The president has spent much of the last 48 hours attending fundraisers with some of the Democrats most concerned about the impact of his debate performance.

He spoke about it at an event on Saturday.

“I understand the concern about the debate — I do,” he said. “I didn’t have a great night.”

One major donor close to both Obama and Biden said party elites would urge him to drop out if they determined he was “not viable and adversely affecting the House and Senate races.”

Inherent in the wait-and-see approach is an acknowledgment that there is no clear replacement for Biden, and that his departure could touch off an 11th-hour bloody intra-party battle that could allow Trump to cruise to victory.

There is also one there is no possible way forcing him from his seat. All but a handful of delegates to the Democratic convention were elected on promises to nominate him at the party’s convention in August. If he wants to run, party insiders say he will.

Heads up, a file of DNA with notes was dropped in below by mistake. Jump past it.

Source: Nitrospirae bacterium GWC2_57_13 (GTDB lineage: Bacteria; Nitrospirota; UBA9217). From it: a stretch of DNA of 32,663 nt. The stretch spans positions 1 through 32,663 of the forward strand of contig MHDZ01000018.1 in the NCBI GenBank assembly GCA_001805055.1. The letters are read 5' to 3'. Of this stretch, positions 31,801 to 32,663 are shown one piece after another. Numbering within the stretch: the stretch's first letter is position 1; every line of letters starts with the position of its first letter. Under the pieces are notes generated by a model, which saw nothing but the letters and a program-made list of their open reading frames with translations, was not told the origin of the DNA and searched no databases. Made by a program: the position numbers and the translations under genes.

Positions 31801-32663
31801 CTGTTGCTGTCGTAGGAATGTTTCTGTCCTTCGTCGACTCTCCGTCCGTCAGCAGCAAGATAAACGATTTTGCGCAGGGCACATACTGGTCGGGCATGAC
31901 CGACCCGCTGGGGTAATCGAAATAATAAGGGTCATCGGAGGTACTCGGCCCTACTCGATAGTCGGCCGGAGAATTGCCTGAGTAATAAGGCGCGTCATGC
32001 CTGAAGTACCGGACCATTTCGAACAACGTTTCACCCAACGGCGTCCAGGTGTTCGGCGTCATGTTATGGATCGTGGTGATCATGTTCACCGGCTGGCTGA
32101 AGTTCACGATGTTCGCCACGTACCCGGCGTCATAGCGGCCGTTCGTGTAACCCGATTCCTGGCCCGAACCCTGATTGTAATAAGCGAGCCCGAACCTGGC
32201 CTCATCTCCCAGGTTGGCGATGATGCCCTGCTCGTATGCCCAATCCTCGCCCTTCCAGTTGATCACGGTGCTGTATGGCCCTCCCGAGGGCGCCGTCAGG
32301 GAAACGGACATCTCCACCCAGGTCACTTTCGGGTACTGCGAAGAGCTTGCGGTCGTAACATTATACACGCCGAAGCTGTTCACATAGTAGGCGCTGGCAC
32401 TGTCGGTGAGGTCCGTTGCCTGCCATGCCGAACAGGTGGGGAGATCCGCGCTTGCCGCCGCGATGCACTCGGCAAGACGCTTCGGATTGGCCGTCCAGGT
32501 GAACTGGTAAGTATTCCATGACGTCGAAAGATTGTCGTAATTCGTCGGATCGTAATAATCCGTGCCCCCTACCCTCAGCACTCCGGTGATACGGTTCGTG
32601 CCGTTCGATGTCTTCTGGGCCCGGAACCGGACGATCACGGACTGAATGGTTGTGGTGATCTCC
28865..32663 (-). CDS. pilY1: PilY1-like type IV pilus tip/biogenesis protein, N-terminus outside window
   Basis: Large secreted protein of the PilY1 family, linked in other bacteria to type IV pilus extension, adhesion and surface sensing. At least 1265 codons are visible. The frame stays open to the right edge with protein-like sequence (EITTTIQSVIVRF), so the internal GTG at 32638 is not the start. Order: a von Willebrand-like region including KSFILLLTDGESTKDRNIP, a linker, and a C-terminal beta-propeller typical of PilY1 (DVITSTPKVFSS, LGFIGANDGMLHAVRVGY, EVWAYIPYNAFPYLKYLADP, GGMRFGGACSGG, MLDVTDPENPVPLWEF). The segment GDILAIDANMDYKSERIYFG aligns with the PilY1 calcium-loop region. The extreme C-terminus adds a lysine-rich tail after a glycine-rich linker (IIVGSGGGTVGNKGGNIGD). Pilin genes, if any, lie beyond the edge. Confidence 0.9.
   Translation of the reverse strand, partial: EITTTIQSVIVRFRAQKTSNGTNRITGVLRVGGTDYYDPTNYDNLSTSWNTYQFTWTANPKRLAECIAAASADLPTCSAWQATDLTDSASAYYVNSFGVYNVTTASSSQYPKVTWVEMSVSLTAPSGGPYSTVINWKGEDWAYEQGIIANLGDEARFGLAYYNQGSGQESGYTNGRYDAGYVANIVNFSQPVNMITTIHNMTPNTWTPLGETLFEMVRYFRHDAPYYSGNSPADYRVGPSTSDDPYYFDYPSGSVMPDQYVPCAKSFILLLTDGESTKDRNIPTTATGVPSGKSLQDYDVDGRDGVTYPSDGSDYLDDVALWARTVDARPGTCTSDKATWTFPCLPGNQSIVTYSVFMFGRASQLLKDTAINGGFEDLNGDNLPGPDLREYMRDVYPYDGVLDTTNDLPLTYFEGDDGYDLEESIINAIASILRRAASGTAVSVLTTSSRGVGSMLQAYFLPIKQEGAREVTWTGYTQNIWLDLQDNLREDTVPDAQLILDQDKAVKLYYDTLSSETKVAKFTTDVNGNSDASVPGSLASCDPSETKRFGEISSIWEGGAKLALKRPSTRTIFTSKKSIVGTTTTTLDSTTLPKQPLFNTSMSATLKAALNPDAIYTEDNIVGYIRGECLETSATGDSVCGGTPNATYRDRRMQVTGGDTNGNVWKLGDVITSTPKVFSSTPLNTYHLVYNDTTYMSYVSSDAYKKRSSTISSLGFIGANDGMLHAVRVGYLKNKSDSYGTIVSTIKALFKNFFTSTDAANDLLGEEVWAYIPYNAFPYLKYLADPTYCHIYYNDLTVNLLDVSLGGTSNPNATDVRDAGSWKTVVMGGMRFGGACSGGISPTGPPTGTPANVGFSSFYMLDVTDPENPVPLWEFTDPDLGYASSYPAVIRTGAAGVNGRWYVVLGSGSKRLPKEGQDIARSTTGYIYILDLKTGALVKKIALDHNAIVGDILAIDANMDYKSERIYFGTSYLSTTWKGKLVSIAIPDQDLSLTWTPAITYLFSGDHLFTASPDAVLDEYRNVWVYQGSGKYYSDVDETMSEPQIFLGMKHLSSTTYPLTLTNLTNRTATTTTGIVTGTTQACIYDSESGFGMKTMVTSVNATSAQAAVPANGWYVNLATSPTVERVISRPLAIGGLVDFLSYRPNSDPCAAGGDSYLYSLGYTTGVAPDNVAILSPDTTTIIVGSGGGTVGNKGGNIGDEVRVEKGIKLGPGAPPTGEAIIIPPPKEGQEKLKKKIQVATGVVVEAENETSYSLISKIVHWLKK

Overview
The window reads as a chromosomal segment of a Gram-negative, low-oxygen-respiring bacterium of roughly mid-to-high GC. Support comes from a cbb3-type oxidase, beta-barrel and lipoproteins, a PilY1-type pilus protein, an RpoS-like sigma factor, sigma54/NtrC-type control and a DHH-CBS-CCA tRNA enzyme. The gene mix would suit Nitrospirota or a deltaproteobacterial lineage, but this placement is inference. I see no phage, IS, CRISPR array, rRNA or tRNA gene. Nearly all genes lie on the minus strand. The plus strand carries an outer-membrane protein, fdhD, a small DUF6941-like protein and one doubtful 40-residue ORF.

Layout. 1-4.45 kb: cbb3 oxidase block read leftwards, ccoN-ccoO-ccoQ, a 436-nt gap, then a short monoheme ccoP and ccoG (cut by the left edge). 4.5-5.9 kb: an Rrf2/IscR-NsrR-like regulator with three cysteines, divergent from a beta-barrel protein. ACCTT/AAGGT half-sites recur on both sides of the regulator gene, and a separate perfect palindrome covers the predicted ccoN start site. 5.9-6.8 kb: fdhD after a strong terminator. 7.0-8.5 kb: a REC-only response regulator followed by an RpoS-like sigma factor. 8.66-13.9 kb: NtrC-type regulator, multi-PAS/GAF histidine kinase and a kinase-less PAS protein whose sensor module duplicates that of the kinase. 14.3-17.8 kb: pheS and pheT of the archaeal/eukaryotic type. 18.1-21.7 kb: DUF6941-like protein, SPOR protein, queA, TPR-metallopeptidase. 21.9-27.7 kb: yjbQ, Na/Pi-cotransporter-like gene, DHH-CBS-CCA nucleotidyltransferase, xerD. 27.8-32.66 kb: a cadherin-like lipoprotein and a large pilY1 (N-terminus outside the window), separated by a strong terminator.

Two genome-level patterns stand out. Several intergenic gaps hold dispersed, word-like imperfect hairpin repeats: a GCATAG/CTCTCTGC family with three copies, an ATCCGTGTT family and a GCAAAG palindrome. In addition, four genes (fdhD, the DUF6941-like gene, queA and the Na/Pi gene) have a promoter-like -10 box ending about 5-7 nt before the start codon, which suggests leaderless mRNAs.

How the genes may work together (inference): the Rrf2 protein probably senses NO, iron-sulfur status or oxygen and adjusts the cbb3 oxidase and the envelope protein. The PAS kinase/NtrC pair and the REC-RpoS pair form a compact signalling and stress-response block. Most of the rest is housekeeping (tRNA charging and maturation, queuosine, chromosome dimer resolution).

Moreover, according to a senior Democratic official, if Biden drops out after receiving the nomination, the party leadership will have more control over the selection of a replacement than it did before. After the candidate is officially nominated, the National Committee members of the Democratic Party choose a successor. Biden is the dominant force in the DNC, and his preference for a successor will undoubtedly prevail.

Had Biden gotten out earlier, his representatives would have been able to do whatever they wanted — but they wouldn’t have been shut down like they are now. In this scenario, delegates can nominate any person and there can be a political fight at the convention.

“We have to be as disciplined as we are emotional,” a senior Democratic official said. “It’s not politically smart for Biden to resign.”

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By 37ci3